Listening
Chandra Louise, Ph.D.

"Let's discuss what you like and don't like about your jobs," the boss said.

The employees talked.The boss listed their comments on a chalkboard.At the end of the 20-minute discussion, the group had a long list of parameters they liked and didn't like about their jobs.

The boss then ended the discussion, and the meeting moved on to the next topic.

The employees walked away from this meeting feeling frustrated.It turns out that this boss was not using this exercise to increase employee job satisfaction.Instead, he was taking the things employees said and turning them into a staff development plan that he could show to his own boss.

In other words, this boss was not listening to his employees!

Listening is an important skill.Indeed, on the Toxic Boss Web site, we receive many complaints from employees about bosses who don't listen to them.When bosses don't listen, employees become demoralized and demotivated, and they lose enthusiasm for their jobs.When bosses do listen, employees feel respected, valued, and cared about, feelings that translate into a motivated and responsible work force.

What is listening? Listening is not just being silent while another is talking. Indeed, listening is a very complicated skill.Listening involves many different facets, all of which are important for true communication to take place.

Good listening requires that the listener look at the issue from another's perspective. Good listening is quick to accept and slow to judge. Good listening means accepting the other person's beliefs, and trying to understand the reasons behind them.You needn't necessarily agree with those beliefs, but good listening requires that you accept them and validate them as the other person's reality.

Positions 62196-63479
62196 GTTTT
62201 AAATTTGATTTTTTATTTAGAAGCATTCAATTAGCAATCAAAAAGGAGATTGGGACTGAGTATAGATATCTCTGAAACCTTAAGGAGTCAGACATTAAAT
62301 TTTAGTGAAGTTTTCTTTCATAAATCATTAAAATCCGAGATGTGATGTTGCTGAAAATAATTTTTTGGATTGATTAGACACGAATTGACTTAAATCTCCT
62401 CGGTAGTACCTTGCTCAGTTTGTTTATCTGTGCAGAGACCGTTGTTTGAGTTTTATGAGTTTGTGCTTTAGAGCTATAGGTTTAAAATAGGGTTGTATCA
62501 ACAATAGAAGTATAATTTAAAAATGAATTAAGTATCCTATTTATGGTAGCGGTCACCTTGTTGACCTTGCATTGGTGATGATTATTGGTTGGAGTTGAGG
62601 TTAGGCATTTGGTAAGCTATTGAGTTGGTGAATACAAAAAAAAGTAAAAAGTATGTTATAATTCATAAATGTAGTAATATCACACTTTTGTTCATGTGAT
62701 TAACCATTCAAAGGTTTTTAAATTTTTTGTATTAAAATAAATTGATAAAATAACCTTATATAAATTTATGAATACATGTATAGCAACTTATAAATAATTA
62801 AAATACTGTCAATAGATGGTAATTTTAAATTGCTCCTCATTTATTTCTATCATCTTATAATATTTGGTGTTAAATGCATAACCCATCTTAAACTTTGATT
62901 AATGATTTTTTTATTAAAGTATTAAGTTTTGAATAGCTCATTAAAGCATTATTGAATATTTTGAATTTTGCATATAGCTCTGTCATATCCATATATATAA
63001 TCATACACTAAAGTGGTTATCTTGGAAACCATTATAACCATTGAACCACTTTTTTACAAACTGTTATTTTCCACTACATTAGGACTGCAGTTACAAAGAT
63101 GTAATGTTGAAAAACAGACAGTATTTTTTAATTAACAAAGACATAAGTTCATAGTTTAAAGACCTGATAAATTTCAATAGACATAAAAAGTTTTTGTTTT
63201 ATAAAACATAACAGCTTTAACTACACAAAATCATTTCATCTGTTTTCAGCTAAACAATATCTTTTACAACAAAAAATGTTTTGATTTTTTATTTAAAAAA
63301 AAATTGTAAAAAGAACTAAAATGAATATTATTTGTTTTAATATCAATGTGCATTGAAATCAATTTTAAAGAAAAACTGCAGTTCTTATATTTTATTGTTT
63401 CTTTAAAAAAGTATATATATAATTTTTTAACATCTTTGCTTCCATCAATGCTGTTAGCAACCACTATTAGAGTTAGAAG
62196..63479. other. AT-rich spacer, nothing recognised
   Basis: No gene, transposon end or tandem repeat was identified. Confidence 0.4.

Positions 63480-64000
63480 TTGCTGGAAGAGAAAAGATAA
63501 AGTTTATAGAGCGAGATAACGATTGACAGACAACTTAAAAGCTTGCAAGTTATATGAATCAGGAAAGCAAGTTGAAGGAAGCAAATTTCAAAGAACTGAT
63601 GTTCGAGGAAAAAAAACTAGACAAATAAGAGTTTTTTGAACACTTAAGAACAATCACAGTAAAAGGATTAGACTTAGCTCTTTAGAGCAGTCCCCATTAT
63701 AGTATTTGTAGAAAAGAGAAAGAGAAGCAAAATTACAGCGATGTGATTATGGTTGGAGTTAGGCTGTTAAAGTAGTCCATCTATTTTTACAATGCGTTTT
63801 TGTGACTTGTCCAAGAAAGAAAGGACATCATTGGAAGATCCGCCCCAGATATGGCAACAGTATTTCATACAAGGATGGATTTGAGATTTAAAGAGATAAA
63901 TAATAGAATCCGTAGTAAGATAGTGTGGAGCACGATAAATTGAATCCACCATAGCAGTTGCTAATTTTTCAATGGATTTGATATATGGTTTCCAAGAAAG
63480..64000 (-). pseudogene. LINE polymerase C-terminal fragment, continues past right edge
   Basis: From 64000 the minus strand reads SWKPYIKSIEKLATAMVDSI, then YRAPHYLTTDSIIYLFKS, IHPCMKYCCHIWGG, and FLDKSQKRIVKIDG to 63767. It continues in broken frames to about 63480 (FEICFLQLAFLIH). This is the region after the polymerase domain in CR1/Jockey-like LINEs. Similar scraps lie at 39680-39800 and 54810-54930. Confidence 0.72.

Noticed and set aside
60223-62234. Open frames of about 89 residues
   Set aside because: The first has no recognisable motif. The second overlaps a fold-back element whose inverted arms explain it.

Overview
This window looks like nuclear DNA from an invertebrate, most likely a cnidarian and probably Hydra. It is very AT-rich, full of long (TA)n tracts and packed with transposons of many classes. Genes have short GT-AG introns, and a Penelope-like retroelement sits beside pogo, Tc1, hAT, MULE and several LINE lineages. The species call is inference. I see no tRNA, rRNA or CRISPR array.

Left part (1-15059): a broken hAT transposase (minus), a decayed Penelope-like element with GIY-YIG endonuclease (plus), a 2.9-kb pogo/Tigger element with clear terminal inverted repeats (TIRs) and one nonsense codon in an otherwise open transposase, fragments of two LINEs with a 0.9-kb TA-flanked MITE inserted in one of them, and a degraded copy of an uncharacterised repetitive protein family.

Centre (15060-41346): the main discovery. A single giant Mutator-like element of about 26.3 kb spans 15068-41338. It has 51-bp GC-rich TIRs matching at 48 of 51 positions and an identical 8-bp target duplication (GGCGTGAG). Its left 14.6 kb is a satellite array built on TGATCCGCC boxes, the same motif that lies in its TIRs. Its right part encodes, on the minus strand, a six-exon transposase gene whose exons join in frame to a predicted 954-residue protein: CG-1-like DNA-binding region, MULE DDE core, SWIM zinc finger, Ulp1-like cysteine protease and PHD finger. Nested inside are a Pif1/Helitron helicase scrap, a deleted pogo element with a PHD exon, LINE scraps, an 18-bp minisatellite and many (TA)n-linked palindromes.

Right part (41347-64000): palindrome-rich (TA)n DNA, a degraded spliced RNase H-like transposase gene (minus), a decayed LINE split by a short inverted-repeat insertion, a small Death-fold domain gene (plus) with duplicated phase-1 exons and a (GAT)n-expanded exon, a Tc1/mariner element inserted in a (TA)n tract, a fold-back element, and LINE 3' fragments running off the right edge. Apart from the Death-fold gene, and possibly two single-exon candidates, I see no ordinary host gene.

Good listening also means truly trying to understand what the other person is trying to say.True understanding requires patience, giving the other person enough time to express his or her views.It also means asking for clarification or for more information if you don't understand something.It also means looking for the subtle nuances in the other person's message - things that are implied or intended but may not be said directly.

Being a good listener involves active work.Being a good listener takes time.Nonetheless, listening to your workers has many advantages.Good listening can teach you all sorts of valuable information about your business.It can also have very valuable effects on the morale of your workers - which can save youtime and effort in the long run.

I urge you to try the following exercise.Find someone whom you can listen to. The person doesn't have to be an employee; in fact, I urge you to try this exercise first with someone you're comfortable with.Forward the phone, turn off the beeper, shut your door, and eliminate all distractions.Then just let the other person talk about a topic of his or her choice, for 3 solid minutes.You can say things like, "mmm hmmm", or occasionally ask for clarification, but not much more.If there's some silence, that's okay.Don't interrupt that silence.Just let the other person think and talk as he or she feels comfortable, about an issue that's important to him or her.

What have you learned?

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